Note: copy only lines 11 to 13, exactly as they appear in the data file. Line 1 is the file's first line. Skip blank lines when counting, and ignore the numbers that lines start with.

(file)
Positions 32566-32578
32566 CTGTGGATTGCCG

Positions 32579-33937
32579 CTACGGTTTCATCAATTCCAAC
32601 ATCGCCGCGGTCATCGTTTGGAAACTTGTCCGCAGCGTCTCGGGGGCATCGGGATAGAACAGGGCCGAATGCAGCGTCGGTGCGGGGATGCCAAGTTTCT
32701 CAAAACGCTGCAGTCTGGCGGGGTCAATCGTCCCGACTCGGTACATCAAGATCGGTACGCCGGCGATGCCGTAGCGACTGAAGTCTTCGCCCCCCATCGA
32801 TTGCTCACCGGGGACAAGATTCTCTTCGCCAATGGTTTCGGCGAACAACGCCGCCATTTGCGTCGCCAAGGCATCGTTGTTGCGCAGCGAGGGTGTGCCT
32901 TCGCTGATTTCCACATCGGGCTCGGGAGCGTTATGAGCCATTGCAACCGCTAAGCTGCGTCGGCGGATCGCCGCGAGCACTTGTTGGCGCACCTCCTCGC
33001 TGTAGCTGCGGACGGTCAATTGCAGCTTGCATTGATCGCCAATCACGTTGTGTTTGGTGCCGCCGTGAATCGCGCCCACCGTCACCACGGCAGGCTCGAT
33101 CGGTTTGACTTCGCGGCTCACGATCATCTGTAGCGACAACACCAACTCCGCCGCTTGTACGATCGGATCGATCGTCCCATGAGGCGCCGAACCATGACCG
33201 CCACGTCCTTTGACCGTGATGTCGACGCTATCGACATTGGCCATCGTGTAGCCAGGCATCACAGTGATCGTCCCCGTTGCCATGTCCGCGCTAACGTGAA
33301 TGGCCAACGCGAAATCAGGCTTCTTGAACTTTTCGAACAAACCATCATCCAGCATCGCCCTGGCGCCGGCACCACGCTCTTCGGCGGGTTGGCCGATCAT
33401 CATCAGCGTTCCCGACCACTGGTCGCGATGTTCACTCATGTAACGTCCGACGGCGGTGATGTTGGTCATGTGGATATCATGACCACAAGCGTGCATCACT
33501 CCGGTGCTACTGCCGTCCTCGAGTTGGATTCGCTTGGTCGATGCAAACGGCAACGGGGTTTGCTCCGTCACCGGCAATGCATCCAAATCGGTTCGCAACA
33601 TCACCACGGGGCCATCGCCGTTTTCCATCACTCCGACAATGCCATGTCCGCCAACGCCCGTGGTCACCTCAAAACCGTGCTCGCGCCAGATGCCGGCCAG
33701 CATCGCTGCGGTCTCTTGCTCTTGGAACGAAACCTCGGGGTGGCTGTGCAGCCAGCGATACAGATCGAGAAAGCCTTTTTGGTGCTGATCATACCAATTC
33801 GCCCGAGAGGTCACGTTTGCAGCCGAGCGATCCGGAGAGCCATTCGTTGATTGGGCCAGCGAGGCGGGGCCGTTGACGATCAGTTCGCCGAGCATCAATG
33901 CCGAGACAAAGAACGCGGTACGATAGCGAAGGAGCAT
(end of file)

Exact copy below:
33201 CCACGTCCTTTGACCGTGATGTCGACGCTATCGACATTGGCCATCGTGTAGCCAGGCATCACAGTGATCGTCCCCGTTGCCATGTCCGCGCTAACGTGAA
33301 TGGCCAACGCGAAATCAGGCTTCTTGAACTTTTCGAACAAACCATCATCCAGCATCGCCCTGGCGCCGGCACCACGCTCTTCGGCGGGTTGGCCGATCAT
33401 CATCAGCGTTCCCGACCACTGGTCGCGATGTTCACTCATGTAACGTCCGACGGCGGTGATGTTGGTCATGTGGATATCATGACCACAAGCGTGCATCACT